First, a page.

Prepping for the Future with Flexible, Adaptable Equipment Choices

Restaurant footprints are shrinking; demand for delivery and takeout is skyrocketing; and labor is short. And the usual demands of the restaurant industry — battling for customer share and balancing tight margins — remain prominent challenges.

For these reasons and many more, flexibility is critical for restaurants to meet changing needs, now so more than ever.

Preparing for an unknown future

“Flexibility is key,” Josh Broehl, senior VP at design consulting firm Big Red Rooster, told Nation’s Restaurant News. “Kitchens need to be designed for optimal efficiency, but they also need to have the flexibility to adapt to the future.”

Here are three ways you can support flexibility in equipment selection and use:

1. Built flexibility into the foundation

Flexibility should be integrated into the initial design phase rather than retrofitted later. Designing with flexibility in mind allows for gradual enhancements over time to meet evolving needs and demands.

For instance, workstations can start with basic components and expand as necessary, accommodating future growth. Select equipment that can adapt over time to serve as multi-functional prep stations.

Consider the versatility of equipment; for example, a prep table on casters can double as a rolling rack, while an ice bath cart can serve multiple purposes such as beverage cooling or cold protein storage.

2. Embrace modular design

A “plug-and-play” approach may help restaurants continually adapt to shifting demands, posits an author at Foodservice Equipment & Supplies. Operators can swap or modify stations quickly using mobile equipment.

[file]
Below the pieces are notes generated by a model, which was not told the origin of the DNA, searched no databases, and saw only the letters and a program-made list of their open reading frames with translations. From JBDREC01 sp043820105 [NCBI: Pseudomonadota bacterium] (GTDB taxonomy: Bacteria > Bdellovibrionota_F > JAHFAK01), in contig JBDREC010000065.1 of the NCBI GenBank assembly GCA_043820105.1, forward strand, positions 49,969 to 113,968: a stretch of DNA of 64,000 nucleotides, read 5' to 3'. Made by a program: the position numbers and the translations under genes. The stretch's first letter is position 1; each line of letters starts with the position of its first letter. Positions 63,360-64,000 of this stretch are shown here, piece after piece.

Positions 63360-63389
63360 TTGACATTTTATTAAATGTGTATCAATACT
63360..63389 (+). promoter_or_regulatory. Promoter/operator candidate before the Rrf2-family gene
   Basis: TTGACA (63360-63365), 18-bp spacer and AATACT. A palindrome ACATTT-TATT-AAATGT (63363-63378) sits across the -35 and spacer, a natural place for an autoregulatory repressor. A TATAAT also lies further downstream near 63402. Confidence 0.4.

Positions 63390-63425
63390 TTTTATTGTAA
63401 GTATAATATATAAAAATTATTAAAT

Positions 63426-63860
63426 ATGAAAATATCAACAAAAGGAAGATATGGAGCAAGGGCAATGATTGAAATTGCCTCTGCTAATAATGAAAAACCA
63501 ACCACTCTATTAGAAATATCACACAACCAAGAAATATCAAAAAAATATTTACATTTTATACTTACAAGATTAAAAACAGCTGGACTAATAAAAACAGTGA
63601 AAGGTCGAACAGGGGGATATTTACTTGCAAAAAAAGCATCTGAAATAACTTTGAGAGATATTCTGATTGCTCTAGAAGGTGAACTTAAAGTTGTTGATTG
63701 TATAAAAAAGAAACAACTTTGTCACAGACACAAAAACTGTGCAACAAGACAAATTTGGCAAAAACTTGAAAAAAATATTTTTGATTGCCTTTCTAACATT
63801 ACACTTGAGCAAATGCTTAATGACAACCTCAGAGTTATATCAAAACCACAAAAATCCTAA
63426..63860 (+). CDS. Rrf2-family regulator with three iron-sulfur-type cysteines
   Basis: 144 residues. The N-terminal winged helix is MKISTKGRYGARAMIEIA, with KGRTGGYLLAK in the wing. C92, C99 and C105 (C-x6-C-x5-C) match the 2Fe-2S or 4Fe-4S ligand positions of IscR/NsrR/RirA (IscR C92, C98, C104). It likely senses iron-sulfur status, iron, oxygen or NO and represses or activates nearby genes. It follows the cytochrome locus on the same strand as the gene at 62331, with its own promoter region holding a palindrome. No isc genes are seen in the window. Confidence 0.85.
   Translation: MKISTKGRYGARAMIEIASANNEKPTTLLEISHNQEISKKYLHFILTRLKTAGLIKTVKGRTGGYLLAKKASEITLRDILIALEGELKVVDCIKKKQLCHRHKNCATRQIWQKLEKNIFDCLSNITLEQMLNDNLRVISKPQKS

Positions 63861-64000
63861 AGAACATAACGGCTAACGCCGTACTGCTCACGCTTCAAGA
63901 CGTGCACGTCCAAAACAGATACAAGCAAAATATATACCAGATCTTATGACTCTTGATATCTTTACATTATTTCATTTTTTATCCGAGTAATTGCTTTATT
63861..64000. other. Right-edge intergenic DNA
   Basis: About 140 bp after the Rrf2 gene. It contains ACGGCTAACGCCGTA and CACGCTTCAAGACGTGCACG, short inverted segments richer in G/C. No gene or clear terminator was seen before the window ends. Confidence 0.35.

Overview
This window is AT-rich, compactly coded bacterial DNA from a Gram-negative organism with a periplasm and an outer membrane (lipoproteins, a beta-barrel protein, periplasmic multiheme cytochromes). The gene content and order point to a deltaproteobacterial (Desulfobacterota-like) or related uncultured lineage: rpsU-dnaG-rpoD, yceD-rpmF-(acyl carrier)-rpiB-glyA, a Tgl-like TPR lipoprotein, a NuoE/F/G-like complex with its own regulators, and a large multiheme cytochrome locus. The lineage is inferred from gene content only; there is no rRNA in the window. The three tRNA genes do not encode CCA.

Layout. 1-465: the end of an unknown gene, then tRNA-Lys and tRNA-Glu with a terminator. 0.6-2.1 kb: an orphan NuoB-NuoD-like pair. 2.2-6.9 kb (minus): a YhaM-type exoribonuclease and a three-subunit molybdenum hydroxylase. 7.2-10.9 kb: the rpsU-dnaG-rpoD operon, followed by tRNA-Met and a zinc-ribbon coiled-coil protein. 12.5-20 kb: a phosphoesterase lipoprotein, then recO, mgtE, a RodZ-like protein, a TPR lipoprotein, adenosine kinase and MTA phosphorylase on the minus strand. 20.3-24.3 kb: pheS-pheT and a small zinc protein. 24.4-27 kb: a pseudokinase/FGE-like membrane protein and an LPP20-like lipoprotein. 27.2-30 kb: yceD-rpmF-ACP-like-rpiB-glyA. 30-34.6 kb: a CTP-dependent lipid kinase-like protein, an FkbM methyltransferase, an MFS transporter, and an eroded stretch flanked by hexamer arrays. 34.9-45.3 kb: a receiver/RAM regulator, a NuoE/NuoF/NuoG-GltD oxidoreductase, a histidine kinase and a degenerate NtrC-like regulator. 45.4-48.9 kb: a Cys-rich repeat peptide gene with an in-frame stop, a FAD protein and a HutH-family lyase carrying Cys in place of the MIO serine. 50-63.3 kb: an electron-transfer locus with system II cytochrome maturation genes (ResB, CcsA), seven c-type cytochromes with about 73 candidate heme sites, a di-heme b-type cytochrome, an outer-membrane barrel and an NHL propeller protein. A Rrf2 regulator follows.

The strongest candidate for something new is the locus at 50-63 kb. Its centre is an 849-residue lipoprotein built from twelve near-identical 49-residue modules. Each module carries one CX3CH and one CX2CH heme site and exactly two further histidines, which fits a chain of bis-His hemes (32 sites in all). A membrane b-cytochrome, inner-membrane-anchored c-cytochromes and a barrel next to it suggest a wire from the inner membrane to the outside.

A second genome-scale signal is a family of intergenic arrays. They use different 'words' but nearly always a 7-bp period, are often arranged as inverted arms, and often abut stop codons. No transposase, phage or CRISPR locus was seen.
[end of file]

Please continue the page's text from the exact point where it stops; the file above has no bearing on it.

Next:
“Restaurateurs need to be able to design their restaurants to adapt and change as quickly as the times,” columnist Carlos Espinosa wrote. “With the plug-and-play methodology, nothing is ever fixed to the ground. All workstations should be flexible enough so staff can quickly alter the space by swapping equipment from another area.”

The first step in this approach is to carefully consider the mobility of selected equipment and how it might be used to support your needs. Maybe it’s quickly setting up a second makeline for takeout on busy days or using portable equipment to support new menu offerings or daypart expansions.

Remember that in today’s restaurant kitchens, wheels are your friends.

3. Use space wisely

While no one has a ton of space to spare, using every available inch is particularly critical in smaller restaurants.

Operators should consider not only the traditional horizontal space in the kitchen — the tabletop and floor square footage — but also the vertical space. Creatively using higher and lower surfaces can dramatically increase the amount of available working space.

Shorter, low-profile work surfaces or storage carts that can roll under other countertops when not in use provide maximum capacity in minimum space. And options like Protein Rails use oft-underused vertical space to expand holding capacity for prep work or to create a convenient, easy-to-reach packing line for to-go orders.

Versatile food prep carts from AyrKing can provide flexible workspace solutions that can adapt to evolving needs. Available in various sizes with customizable features, these carts can offer a utility tool for any operation.

As needs expand, these carts easily transform into full prep stations with available accessories like an overshelf, cold storage, a side shelf for half-size pan and dipping basket, a hanging shelf below the work surface, and more.

By implementing these strategies, restaurants can enhance their adaptability to meet current demands and grow in the future. Learn more about AyrKing’s sturdy, flexible food prep carts today.

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